There may be encouraging results from using HIT in this way. A 2012 AHRQ assessment demonstrated that …substantial evidence exists confirming that health IT applications with (patient centered care)-related components have a positive effect on health care outcomes. 3 Nonetheless, it is worth considering whether the technology itself provides these benefits, or if technology is only the conduit. Stephen Wiljkins notes: There is no app for engaging patients in their own health care absent a strong doctor-patient relationship… The role of physicians, hospitals and other providers is not so much one of needing to engage patients in their care. Rather, providers need to ‘be more engaging’ to patients who are already actively engaged in their health. 4

Is it possible this failure has less to do with technology and more to do with how patients perceive their relationship and communication with their physicians? Is the problem really one of physicians simply being relatively “disengaging” rather than patients “not being engaged”?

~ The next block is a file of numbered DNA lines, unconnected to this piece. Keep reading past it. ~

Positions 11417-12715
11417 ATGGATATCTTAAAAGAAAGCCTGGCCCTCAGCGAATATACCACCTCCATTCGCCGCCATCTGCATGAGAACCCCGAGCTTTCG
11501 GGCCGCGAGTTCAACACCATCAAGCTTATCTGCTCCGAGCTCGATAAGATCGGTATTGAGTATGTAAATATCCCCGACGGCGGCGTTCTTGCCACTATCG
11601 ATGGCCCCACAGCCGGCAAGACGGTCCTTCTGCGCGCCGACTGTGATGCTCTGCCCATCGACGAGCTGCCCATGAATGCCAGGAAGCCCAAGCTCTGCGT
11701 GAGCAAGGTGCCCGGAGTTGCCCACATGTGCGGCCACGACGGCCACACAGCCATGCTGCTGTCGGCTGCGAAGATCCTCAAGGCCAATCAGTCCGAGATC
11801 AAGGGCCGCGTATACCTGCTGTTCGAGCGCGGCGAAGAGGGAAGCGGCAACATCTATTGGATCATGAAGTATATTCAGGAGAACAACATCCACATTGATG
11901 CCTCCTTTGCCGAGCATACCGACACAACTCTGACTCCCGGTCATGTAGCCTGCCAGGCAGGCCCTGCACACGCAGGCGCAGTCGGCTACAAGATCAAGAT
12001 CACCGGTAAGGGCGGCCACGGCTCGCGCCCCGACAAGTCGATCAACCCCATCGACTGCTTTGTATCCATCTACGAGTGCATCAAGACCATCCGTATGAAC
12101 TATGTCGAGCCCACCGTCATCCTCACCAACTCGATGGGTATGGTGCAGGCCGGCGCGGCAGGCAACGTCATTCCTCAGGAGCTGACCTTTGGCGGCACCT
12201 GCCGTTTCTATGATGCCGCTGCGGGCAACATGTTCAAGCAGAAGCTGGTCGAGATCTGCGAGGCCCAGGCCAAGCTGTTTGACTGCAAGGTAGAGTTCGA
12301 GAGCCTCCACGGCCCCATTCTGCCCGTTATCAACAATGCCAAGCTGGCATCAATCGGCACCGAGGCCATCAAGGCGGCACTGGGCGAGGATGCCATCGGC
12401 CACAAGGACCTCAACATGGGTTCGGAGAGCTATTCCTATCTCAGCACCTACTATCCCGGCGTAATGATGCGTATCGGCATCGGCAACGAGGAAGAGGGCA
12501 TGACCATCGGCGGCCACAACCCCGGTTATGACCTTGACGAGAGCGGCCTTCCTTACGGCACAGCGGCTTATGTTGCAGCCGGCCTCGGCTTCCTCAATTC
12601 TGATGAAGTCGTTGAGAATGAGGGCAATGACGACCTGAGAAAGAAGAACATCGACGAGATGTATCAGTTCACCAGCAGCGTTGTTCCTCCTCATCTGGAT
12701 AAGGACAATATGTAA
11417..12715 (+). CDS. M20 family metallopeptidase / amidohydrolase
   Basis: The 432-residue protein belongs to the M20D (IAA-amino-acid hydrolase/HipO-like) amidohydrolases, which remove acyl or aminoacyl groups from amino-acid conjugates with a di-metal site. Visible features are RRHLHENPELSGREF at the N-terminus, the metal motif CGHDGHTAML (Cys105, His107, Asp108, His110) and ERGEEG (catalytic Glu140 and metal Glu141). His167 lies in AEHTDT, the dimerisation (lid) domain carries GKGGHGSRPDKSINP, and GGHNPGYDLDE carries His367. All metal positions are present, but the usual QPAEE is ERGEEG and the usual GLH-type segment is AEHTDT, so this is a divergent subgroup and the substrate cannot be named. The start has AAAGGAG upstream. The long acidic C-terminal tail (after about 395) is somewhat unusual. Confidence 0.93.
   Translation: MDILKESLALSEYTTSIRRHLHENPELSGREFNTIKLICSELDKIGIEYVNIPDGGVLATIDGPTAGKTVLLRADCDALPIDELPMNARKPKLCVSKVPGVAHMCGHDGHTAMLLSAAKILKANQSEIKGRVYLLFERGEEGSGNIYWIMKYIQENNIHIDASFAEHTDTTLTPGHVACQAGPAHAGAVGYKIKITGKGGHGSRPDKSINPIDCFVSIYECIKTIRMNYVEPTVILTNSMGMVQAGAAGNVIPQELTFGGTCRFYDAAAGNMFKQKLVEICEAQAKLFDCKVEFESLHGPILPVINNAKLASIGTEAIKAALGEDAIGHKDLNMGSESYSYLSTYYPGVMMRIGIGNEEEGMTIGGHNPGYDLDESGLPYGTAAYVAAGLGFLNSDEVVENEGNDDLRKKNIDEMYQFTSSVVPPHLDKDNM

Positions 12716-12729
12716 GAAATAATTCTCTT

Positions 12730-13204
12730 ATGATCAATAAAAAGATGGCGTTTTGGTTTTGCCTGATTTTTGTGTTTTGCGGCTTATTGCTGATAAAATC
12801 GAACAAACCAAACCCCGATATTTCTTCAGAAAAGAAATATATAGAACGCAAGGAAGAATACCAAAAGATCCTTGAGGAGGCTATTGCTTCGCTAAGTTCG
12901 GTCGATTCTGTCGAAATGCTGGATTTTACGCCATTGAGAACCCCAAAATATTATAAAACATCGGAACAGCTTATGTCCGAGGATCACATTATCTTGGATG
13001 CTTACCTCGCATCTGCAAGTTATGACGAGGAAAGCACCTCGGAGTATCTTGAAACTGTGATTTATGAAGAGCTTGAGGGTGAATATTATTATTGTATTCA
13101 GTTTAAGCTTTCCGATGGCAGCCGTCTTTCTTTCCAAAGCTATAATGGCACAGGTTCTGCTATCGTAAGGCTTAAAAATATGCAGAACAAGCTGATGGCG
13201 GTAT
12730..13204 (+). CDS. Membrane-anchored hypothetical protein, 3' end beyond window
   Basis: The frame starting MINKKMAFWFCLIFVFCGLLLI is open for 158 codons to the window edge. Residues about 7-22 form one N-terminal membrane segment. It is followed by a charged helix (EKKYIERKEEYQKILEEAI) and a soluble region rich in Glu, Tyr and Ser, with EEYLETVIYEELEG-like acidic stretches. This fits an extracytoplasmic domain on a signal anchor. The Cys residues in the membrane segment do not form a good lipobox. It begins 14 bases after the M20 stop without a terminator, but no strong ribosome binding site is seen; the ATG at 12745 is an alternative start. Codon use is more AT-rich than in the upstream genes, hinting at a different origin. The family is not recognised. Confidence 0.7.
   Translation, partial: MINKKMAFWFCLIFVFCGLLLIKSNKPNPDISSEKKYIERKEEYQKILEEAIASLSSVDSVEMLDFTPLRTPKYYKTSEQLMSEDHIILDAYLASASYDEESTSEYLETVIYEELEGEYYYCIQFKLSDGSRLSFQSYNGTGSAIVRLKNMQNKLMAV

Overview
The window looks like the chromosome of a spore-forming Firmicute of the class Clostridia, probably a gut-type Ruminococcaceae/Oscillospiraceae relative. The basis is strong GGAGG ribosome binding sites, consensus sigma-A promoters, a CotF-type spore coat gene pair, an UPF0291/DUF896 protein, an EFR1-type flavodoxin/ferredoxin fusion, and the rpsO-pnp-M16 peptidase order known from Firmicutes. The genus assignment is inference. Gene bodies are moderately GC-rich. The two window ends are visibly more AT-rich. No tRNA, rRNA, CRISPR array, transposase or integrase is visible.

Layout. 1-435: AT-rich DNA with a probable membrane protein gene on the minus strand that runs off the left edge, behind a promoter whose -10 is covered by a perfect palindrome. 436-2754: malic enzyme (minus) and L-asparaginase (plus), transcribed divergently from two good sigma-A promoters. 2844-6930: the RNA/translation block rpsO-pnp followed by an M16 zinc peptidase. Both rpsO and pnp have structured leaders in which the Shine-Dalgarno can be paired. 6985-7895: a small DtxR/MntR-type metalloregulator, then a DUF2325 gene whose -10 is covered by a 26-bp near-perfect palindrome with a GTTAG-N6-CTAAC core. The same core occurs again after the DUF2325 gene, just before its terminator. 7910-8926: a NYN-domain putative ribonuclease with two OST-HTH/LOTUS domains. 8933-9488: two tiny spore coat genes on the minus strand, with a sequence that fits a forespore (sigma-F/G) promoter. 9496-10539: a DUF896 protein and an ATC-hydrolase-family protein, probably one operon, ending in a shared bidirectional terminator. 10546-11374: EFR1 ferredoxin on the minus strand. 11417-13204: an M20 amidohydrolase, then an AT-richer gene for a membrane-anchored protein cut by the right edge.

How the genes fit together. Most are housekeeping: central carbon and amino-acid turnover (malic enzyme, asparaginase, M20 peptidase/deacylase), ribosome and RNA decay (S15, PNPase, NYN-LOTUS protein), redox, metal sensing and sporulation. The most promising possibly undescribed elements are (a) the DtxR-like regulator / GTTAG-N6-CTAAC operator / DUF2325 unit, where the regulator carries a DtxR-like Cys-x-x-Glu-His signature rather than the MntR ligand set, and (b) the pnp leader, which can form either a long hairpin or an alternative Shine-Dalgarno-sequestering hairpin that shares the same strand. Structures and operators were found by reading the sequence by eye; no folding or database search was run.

We have understood for decades that patient-provider communication – typically in the exam room – is far from ideal. In the 2012 Health Affairs study, investigators found that shared decision-making suffers from a number of communication barriers. 5. These include the fact that even relatively affluent and well-educated patients feel compelled to conform to socially sanctioned roles and defer to physicians during clinical consultations; that physicians can be authoritarian; and that the fear of being categorized as ‘difficult’ prevents patients from participating more fully in their own health care… We argue that physicians may not be aware of a need to create a safe environment for open communication to facilitate shared decision-making. Rigorous measures of patient engagement, and of the degree to which health care decisions truly reflect patient preferences, are needed to advance shared decision making in clinical practice.